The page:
Are your kids getting restless while stuck indoors this winter with the cold temperatures? It’s too cold to go outside and it might get a bit too boring staying inside. So what’s a parent to do? Why not keep the kids busy during the winter and make some feeders that give back to nature, specifically our feathered friends?
Winter can be harsh and the wildlife that sticks around tends to be resilient. Just like the “snowbirds” (the two-legged variety) that travel south to warmer climates to spend those cold winter months, some bird species do the same thing. Aside from the obvious reason that winter can be unpredictable and temperatures can plummet, making their three-season environment less than hospitable, the availability of food is the primary reason that some birds migrate.
Migrating can involve a great expenditure of energy and the reward must outweigh the cost of such a journey. For some birds, the migrating cost isn’t worth the reward and they are able to carve out a tiny niche in an otherwise extreme range. For those that choose to migrate, the food availability in their summer range isn’t readily available in the winter months. As the environment begins to change with the onset of fall, they take these instinctive cues and prepare for the journey ahead.
For those birds that opt to remain, winter can be a constant search for viable nutrition. (Depending on where you live, some birds you might find in the woods or in your own backyard are finches, sparrows, goldfinches, woodpeckers, chickadees and cardinals.) The readily available seeds and insects that are plentiful beginning in spring become almost nonexistent during the winter. So birds that don’t migrate have to adapt to changing conditions. Here are a few adaptations that have allowed certain species to remain in a given range year round.
Variable Food Sources
Birds that remain sedentary year round have adapted to a variety of food sources. While they may gorge on the abundant food sources during spring and summer, they make the switch as winter descends on their home range to include naturally available food sources.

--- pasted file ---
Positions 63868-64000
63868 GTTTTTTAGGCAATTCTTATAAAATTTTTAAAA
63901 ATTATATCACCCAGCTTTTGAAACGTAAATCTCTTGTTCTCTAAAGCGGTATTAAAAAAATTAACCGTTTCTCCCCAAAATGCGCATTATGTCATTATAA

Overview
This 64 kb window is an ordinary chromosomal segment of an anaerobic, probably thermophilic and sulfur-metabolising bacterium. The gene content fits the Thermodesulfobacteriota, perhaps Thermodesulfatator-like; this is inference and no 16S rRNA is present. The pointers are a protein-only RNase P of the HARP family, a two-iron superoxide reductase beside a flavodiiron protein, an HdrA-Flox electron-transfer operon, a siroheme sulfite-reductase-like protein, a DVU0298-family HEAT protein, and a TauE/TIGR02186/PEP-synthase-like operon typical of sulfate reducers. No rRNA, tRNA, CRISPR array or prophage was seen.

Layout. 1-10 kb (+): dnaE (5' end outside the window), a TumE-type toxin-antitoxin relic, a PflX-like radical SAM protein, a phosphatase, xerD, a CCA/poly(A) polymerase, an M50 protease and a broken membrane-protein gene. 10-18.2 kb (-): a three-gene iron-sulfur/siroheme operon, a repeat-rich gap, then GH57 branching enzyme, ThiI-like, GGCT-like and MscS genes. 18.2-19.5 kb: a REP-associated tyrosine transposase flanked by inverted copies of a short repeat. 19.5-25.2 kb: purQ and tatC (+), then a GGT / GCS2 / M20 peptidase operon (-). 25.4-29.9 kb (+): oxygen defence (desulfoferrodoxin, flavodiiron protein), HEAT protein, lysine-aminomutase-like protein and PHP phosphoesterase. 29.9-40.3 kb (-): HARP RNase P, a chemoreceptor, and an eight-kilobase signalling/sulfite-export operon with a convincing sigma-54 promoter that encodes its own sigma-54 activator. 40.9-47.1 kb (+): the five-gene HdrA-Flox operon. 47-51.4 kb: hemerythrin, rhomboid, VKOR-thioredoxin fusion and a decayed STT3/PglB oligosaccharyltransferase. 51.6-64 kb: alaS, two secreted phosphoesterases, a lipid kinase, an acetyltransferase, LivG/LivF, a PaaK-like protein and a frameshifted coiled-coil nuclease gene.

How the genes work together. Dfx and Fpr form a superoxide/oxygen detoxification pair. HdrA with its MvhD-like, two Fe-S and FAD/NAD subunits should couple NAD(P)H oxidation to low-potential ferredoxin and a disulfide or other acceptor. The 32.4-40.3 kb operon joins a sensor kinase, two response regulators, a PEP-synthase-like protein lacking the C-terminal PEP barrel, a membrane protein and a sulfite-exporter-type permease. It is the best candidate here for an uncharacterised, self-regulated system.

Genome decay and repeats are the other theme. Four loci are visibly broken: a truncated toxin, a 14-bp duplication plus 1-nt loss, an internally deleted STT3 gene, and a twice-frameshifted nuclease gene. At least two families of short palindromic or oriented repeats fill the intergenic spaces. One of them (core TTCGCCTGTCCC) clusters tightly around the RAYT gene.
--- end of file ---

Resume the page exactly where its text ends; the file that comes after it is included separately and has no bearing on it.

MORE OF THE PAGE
Birds that survive during the colder months tend to molt as cooler temperatures approach to gain an extra layer of downy insulation to preserve body heat. As temperatures warm up heading into spring, the same birds will molt again, thus shedding the extra layer.
Birds that may not associate during the spring and summer may combine forces during the winter months. Their varied foraging techniques allow certain breeds to create a symbiotic relationship that increases the group’s viability.
Regardless of whether you utilize a store-bought feeder or take an afternoon to create one of these three feeders below, the results will provide hours of educational opportunities for you and your kids. Purchase a field guide to bird species for your region and keep it close to the window that provides the best view of your feeder(s). This way, you can identify new additions as they appear. It’s a great way to foster a love and appreciation of the outdoors during those long, cold winter days when playing outside may be limited.
After the kiddos have placed their feeder outside, a great way to commemorate what they’ve learned is to have them jot down their experience. In This Moment On a Hike book is an interactive book that encourages children to express themselves through art while sharing their thoughts and experiences. In This Moment also offers other books on various topics and special occasions that kids may want to write about, such as memories of spending the day with mom or dad, remembering holidays and a birthday celebration. You can visit In This Moment for more information and see sample pages, or go here to purchase “On a Hike” and start tracking those special moments on trail with your kiddos.
Have you also made bird feeder crafts with your kids? If so, we’d love to hear about them in the comments in below.
Materials: Twine, Cheerios, Scotch tape
- Tie a knot at one end of the twine.
- Apply Scotch tape to the other end to make threading easier.
- Pull Cheerios through the twine, and tie the ends together to make a loop.
PINECONE BIRD SEEDS
Materials: Bird seeds, Pine cone, Peanut butter, Twine, Parchment paper
- Tie twine to the top of the pine cone.
- Spread peanut butter all over pine cone.
- Roll in bird seeds and lay on parchment paper to dry.
Materials: Round cardboard, Bird seeds, Peanut butter, Twine
- Cut cardboard into small sections.
- Loop twine through cardboard and tie ends.
- Spread peanut butter around cardboard.
- Roll in bird seeds and set aside to dry.
Note: Remember to pick only pine cones from your yard. Some options to look for in bird seeds that provide nutrients for birds are black oil sunflower seeds, peanut butter, hulled peanuts, thistle seeds and suet mixes. Visit this great resource for more bird-feeding tips from Audubon. Also, when hanging, keep them as far away out of reach of squirrels if possible.
This sponsored blog was written by Clay Abney. Video by David Hamilton.
This post is sponsored by In This Moment. In this Moment helps parents simply capture time.
Kid-friendly, interactive, and minimalistic in design, the “On a Hike” logbook makes keeping and holding onto your child’s hiking experiences truly meaningful for all.